Through morphological analysis of neurons in the striatum, the researchers observed that these alterations in dopamine signaling caused IDO2 KO mice to exhibit a significantly higher density of immature dendritic spines. They also observed important changes in populations of cells known as microglia. “Microglia are resident immune cells that exist in the central nervous system (CNS) since the early embryonic stage when the nerves and cerebrovascular systems are being formed. During the development of the CNS, microglia regulate the pruning of excess synapses,” explains Assoc. Prof. Yamamoto.

It turns out that, in IDO2 KO mice, microglia in the striatum tend to convert from a ‘surveillant’ type to an ‘ameboid’ type. Since only surveillant microglia oversee the removal of excess neural synapses and controlling synaptic transmission, these synaptic abnormalities plus the dysregulation of BDNF could be responsible for the ASD-like behaviors observed in KO mice. Moreover, chemically restoring the production of IDO2 in genetically modified mice led to behaviors similar to those of normal mice.

Finally, through the genetic analysis of 309 clinical brain samples from ASD patients, the team found a case of a 16-year-old girl who had a mutation in the IDO2 gene. It is possible that her symptoms could be at least partially explained by alterations in IDO2.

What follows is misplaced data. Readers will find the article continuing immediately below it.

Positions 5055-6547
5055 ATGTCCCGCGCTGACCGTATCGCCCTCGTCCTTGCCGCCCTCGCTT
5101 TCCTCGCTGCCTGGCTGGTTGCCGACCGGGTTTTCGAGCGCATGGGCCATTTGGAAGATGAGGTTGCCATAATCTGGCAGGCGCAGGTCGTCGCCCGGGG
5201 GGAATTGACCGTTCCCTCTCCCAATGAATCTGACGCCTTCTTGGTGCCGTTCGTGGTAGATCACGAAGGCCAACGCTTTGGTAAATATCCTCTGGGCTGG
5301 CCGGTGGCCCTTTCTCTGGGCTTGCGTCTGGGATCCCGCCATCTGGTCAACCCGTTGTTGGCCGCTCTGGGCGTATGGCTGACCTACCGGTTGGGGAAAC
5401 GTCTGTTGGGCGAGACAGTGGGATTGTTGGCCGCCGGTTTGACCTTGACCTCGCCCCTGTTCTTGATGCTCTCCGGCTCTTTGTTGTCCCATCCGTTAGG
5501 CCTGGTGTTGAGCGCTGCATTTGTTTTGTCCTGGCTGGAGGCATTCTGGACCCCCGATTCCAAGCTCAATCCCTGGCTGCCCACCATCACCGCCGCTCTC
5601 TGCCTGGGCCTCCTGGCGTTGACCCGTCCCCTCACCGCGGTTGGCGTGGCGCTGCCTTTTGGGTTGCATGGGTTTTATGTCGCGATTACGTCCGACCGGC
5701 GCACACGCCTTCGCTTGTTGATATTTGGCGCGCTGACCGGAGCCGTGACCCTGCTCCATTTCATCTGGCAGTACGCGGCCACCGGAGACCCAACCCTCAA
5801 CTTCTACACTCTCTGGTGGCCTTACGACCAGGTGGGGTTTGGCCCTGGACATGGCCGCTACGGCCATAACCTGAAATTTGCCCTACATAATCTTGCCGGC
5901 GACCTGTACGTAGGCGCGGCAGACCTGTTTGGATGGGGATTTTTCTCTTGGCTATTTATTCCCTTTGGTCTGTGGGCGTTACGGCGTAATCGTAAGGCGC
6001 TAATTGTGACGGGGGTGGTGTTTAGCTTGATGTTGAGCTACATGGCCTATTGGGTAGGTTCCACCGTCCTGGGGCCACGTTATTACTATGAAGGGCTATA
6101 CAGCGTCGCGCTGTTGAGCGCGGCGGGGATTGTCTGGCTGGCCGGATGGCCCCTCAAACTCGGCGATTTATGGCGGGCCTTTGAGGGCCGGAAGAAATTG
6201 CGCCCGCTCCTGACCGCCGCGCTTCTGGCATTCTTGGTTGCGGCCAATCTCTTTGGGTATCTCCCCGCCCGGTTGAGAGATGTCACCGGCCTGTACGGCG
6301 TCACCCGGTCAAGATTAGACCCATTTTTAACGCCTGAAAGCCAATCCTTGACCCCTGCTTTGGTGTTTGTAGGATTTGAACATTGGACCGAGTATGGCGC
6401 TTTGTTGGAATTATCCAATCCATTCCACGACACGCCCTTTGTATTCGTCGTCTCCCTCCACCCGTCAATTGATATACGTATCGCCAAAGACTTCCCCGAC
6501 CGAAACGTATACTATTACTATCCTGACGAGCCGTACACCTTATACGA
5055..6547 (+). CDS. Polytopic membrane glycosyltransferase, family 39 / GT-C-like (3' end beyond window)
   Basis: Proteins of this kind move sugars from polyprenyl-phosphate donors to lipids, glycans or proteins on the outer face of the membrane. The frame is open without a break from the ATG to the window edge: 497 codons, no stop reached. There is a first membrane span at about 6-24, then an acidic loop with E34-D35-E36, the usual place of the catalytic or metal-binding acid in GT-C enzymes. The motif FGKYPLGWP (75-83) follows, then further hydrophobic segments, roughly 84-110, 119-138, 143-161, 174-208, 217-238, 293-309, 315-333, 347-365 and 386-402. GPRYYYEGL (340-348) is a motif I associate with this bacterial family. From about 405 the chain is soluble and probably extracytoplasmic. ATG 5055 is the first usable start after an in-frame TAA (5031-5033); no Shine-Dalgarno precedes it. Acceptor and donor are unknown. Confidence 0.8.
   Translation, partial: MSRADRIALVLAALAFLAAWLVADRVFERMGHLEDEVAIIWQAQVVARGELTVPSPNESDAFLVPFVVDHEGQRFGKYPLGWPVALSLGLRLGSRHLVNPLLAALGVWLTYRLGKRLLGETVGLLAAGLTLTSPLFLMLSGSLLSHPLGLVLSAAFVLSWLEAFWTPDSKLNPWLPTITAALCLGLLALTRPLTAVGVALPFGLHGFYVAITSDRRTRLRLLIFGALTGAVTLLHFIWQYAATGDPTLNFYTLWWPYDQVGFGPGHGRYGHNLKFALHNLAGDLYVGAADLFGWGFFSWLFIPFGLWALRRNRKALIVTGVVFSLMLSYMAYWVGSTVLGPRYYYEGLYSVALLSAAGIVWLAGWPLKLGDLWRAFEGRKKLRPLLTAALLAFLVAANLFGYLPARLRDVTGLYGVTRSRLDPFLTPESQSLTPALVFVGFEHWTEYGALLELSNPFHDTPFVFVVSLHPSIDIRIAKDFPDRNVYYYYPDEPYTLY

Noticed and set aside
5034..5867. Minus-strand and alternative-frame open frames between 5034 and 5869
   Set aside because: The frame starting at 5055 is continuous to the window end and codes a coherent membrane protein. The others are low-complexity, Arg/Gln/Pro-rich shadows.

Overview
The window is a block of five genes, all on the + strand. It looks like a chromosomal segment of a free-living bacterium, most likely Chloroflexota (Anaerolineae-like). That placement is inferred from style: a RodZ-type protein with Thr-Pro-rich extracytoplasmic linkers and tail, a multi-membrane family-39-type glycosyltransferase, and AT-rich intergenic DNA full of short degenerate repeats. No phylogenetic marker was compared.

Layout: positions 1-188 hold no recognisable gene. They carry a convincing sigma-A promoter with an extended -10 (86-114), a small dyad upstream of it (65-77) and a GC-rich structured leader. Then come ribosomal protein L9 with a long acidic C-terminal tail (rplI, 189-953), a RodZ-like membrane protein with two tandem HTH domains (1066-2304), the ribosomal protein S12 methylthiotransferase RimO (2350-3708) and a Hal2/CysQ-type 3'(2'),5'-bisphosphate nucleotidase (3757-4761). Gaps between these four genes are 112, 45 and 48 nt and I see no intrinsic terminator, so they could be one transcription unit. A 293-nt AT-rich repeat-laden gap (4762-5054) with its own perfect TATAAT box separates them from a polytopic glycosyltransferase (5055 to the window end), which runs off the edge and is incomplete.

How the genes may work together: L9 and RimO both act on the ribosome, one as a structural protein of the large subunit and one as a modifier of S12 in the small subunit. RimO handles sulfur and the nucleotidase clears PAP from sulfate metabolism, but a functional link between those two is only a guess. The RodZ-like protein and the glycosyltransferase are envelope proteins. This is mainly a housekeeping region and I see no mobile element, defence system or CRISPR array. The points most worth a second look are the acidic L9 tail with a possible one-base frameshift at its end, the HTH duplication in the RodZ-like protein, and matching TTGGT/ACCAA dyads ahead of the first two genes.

Taken together, the findings of this study could serve as a steppingstone to understand the genetic and biochemical nature of certain psychiatric or neurodevelopmental disorders. “This work provides valuable insights into the pathophysiology associated with IDO2, although further research should be performed to clarify the underlying mechanisms in more detail,” concludes Assoc. Prof. Yamamoto, with eyes on the future.

Let us hope more studies on IDO2 and tryptophan-metabolizing enzymes lead to a better understanding of how autism develops and manifests.

Image title: Mutations in the IDO2 gene may contribute to autism spectrum disorders by altering synaptic development
Image caption: Researchers found that mice in which the IDO2 gene was silenced exhibited behaviors consistent with autism spectrum disorder. Further experiments shed light on the possible underlying biochemical mechanisms behind these abnormal behaviors.
Image source: here
Image credit: ZEISS Microscopy at
License type: CC BY 2.0


Title of original paper

Indoleamine 2,3-dioxygenase 2 deficiency associates with autism-like behavior via dopaminergic neuronal dysfunction


The FEBS Journal



About Associate Professor Yasuko Yamamoto

Yasuko Yamamoto received a Ph.D. in Health Sciences from the Graduate School of Medicine at Osaka University. After working at the Kagawa Prefectural College of Health Sciences for over 6 years and at Kyoto University for a decade, she joined Fujita Health University in 2016, where she currently serves as Associate Professor. She specializes in the pathobiochemistry of diverse diseases, such as neuropsychiatric disorders, rheumatoid arthritis, diabetes, and COVID-19. She has published over 85 papers on these topics.